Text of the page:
1. non-reciprocal phase transitions

Ryo Hanai

APCTP, Korea

6 July 2021 Tue 4 pm

                                      IBS Center for Theoretical Physics of Complex Systems (PCS), Administrative Office (B349), Theory Wing, 3rd floor

                                      Expo-ro 55, Yuseong-gu, Daejeon, South Korea, 34126 Tel: +82-42-878-8633                     

Phase transitions are ubiquitous in nature. For equilibrium cases, the celebrated Landau theory has provided great success in describing these phenomena on general grounds. Even for nonequilibrium transitions such as optical bistability, flocking transition, and directed percolation, one can often define a Landau’s free energy in a phenomenological way to successfully describe the transition at a meanfield level. In such cases, the nonequilibrium effect is present only through the noise-activated spatial-temporal fluctuations that break the fluctuation-dissipation theorem.


Here, by generalizing the Ginzburg-Landau theory to be applicable to driven systems, we introduce a novel class of nonequilibrium phase transitions [1-2] and critical phenomena [3] that does not fall into this class. Remarkably, the discovered phase transition is controlled by spectral singularity called the exceptional points that can only occur by breaking the detailed balance and therefore has no equilibrium counterparts. The emergent collective phenomena range from active time (quasi)crystals to exceptional point enforced pattern formation, hysteresis, to anomalous critical phenomena that exhibit anomalously large phase fluctuations (that diverge at d≤4) and enhanced many-body effects (that is relevant at d<8) [3]. The inherent ingredient to these is the non-reciprocal coupling between the collective modes that arise due to the drive and dissipation.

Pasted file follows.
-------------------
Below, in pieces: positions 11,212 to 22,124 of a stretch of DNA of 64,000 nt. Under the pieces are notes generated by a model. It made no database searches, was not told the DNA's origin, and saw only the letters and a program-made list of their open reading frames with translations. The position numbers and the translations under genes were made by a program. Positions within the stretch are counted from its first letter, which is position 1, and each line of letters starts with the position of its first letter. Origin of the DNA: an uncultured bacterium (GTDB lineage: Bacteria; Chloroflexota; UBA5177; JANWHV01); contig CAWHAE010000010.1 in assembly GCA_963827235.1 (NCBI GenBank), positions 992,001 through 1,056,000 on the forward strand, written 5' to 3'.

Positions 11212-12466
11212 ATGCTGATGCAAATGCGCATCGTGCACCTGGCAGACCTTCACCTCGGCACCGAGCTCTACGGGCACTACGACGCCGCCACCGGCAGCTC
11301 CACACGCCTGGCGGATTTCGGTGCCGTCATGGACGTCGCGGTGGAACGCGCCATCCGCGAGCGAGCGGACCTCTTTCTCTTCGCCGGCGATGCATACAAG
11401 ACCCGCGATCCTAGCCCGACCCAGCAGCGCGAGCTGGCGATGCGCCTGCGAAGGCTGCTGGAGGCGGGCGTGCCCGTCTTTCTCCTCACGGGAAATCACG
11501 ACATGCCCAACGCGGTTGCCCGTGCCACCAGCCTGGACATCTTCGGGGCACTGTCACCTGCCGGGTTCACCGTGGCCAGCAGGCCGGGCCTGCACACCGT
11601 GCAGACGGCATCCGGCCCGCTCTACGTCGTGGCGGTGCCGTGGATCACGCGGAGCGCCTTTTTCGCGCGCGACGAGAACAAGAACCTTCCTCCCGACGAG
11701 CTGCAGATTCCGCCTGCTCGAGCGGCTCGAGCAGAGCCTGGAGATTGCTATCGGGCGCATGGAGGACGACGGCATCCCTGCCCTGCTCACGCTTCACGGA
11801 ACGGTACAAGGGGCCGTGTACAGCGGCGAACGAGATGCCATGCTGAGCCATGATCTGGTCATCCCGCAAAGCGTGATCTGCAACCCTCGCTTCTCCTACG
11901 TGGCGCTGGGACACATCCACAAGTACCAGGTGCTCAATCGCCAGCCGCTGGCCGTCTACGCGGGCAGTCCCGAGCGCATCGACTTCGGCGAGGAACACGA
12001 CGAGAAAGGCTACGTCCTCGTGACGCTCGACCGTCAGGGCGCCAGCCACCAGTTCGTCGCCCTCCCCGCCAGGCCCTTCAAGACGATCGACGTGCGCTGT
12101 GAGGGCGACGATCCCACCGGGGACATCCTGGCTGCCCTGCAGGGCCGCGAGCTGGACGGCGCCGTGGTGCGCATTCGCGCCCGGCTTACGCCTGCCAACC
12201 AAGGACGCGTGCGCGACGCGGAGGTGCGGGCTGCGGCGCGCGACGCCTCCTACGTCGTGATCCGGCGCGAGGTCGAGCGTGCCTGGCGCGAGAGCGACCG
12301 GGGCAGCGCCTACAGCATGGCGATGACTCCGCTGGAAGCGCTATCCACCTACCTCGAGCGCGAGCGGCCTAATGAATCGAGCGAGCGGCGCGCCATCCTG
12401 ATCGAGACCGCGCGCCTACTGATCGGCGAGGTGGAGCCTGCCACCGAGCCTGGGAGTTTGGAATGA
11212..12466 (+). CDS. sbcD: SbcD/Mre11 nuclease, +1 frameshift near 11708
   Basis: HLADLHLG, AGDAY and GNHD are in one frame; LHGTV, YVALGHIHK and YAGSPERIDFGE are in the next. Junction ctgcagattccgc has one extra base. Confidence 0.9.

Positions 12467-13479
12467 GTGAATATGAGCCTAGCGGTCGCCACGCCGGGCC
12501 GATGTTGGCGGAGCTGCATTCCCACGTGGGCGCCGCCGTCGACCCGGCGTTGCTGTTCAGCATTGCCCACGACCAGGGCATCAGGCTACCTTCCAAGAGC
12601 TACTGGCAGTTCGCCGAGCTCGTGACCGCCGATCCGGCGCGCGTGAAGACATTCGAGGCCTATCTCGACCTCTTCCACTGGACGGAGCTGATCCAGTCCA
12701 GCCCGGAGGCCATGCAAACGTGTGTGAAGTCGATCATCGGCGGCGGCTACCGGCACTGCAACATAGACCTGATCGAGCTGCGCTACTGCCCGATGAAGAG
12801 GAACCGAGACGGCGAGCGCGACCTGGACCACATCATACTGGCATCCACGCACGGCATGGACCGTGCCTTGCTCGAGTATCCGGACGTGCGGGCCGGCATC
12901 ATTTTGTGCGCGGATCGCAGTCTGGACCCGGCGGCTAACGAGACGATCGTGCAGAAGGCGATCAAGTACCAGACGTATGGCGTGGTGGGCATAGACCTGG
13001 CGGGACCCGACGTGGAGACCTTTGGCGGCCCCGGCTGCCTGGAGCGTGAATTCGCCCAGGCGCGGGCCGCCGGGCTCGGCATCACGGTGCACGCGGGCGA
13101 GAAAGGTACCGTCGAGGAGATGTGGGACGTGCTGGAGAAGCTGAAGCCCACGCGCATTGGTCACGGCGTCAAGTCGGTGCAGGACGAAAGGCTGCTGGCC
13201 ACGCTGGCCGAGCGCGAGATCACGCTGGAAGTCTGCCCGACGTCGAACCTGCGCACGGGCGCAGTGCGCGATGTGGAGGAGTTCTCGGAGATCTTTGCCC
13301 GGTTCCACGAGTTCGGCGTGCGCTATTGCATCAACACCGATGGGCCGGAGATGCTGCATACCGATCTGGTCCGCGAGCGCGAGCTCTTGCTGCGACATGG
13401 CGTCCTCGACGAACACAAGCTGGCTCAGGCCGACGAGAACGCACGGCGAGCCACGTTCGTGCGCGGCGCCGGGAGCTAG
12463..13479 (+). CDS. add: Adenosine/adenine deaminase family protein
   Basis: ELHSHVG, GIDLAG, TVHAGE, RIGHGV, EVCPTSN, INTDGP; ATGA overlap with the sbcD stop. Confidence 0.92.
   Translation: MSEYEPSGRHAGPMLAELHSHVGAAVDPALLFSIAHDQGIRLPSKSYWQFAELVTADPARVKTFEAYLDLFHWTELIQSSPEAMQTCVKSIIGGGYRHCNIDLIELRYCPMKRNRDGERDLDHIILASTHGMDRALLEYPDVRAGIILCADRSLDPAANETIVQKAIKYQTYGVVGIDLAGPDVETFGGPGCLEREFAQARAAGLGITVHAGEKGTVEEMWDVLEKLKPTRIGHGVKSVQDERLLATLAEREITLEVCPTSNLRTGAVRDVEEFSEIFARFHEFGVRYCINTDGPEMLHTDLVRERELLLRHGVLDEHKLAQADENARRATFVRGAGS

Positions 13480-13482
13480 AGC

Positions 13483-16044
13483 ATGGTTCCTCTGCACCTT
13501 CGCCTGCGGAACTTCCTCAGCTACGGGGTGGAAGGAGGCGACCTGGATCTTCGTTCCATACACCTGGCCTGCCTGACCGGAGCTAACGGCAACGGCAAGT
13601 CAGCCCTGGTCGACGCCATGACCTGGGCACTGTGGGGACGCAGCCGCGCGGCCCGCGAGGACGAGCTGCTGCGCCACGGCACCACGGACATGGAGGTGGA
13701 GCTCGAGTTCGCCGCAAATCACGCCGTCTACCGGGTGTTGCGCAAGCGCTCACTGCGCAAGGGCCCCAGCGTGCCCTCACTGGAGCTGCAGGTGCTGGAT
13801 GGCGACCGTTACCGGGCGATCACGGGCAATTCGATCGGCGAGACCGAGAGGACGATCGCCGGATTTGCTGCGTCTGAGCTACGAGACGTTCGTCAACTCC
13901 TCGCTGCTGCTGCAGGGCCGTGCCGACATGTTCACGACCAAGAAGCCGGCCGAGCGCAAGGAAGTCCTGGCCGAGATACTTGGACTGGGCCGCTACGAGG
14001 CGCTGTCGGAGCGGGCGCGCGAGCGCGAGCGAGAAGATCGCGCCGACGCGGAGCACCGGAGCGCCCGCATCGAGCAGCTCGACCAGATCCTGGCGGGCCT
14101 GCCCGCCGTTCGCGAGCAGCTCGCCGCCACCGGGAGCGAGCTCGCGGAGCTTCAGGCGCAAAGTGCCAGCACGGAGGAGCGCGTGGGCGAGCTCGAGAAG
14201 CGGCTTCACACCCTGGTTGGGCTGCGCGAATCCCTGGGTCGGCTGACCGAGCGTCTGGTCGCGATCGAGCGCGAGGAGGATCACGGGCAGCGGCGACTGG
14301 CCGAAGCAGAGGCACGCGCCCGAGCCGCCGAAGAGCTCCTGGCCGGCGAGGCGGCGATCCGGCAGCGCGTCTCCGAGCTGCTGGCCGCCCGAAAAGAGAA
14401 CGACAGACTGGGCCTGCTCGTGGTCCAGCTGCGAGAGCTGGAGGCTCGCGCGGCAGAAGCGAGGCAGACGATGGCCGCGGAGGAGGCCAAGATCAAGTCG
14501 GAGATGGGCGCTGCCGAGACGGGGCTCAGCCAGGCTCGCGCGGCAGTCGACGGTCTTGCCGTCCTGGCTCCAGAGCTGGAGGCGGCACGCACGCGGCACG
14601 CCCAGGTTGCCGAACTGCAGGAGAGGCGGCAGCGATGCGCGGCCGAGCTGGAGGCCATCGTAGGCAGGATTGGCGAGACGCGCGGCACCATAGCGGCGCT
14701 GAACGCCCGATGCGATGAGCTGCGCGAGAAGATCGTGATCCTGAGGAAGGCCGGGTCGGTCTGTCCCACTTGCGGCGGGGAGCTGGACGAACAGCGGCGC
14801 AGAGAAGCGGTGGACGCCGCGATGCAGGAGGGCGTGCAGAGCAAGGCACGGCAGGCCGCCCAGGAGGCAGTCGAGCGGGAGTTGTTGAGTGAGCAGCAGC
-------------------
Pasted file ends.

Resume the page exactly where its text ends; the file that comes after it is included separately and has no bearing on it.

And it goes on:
We demonstrate the emergence of these phenomena in a broad class of many-body interacting nonequilibrium systems both in quantum and classical amatter. Examples include driven quantum systems such as exciton-polariton condensates and BECs in a double-well potential and (classical) active matter where the different groups of agents are non-reciprocally interacting. Notably, our theory [2] provided the first explanation for the discontinuous transitions observed in many polariton experiments [4] and some viscous fingering experiments [5]. 


Our works lay the foundation of the general theory of critical phenomena in systems whose dynamics are not governed by an optimization principle.


[1]  M. Fruchart*, R. Hanai*, P. B. Littlewood, and V. Vitelli, Nature 592, 363 (2021).

[2]  R. Hanai, A. Edelman, Y. Ohashi, and P. B. Littlewood, Phys. Rev. Lett. 122, 185301 (2019).

[3]  R. Hanai and P. B. Littlewood, Phys. Rev. Res. 2, 033018 (2020).

[4]  See e.g., J. Tempel, et al., Phys. Rev. B 85, 075318 (2012).

[5] L. Pan, and J. R. de Bruyn, Phys. Rev. E 49, 483 (1994).